The film begins with Gour singing Baul howa mukhe rkotha noy, meaning “To become a Baul is no easy job”, followed by many more live performances with his close associates. He also talks about his association with Gautam Chattopadhyay and his liking for Bob Marley, Janis Joplin and Bob Dylan. Gabu, who was seen interacting with Mukopadhyay after the screening, said, “The film has rightly captured his essence. People who did not know Gour will get to know him through this film.”

Gour Khepa was worldly wise and widely travelled, but this experience did not impact on his music or on his lifestyle. He performed with Bob Dylan, and was invited by Peter Brooke to perform in his Mahabharat. He declined the offer when told in no uncertain terms that he would not be legally permitted to carry hemp with him into the United States! In the film, he points out the difference between a genuine Baul and a fake one. He emphasises again and again that Baul is not just a folk performance but an entire philosophy, a way of life, an ideology all Bauls live up to and music is just a part. Candid and caustic, he points out that he liked some of Bob Dylan’s music, but not all. He also worked with Jerzy Grotowski. He had a clear cut take on traditional folk versus Westernised, urban music. He also had close links with the urban elite, litterateurs, singers and men of culture.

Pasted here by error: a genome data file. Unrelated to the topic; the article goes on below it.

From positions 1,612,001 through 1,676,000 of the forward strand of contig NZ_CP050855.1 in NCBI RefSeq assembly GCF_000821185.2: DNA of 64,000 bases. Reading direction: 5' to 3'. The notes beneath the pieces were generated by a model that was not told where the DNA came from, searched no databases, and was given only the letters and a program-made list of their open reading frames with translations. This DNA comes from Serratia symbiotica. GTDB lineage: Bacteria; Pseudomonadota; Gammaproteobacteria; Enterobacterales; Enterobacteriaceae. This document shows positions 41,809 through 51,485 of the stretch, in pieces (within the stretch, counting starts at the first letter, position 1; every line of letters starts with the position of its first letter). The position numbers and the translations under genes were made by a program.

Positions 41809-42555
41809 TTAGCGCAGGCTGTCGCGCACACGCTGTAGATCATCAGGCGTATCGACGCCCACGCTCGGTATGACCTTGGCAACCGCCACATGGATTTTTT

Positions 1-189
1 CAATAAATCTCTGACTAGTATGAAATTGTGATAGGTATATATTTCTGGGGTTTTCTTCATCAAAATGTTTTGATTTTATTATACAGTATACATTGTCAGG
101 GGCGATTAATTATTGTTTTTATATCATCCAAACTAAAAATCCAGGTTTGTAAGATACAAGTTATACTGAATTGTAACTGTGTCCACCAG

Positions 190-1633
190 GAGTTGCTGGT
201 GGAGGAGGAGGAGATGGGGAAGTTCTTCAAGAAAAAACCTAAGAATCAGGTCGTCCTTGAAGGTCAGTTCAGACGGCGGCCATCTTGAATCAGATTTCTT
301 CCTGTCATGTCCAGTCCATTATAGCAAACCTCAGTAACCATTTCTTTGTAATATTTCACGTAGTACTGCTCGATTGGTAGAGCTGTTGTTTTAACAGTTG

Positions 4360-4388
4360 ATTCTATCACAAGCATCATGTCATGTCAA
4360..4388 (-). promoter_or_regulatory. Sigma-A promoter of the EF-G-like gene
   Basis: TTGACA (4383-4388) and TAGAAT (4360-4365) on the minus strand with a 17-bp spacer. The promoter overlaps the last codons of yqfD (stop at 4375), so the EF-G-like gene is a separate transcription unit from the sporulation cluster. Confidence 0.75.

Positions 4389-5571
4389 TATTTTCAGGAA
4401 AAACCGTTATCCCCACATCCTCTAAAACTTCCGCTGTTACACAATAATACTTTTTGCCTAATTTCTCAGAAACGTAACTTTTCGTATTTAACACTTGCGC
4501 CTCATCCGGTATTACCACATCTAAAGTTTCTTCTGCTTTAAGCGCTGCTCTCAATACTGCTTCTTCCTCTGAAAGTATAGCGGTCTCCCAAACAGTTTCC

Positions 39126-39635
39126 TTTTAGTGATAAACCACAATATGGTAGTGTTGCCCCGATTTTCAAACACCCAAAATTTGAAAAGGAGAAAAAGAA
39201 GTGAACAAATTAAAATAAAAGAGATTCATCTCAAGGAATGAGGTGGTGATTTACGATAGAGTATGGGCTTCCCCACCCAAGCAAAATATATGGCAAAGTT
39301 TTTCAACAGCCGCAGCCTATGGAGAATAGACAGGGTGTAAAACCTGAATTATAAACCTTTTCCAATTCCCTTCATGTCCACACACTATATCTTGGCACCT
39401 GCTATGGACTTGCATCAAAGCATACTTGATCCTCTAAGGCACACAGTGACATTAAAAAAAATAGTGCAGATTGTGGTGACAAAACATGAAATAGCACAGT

The Bauls do not believe in the institution of marriage and perhaps, are the initiators of the practice of live-together relationships. The Baulnis or the female Bauls cook and care for them, travel with them and evolve into ideal life partners outside marriage. The fact that they do not believe in roots, makes them rootless, and they thrive on this rootlessness of their lives. Traditionally, a Baul does not believe in progeny; he believes that inner enlightenment comes through a practised sublimated act of love by a couple, the woman partner playing the role of a conscious guide in the cult. Having a daughter himself, how does Gour deal with his personal frustration about reaching the destiny of love traversing the path of desire? He confesses that he has not been fair to his daughter, which is not taken forward in the film. His partner sits beside him and echoes every sentence that he utters.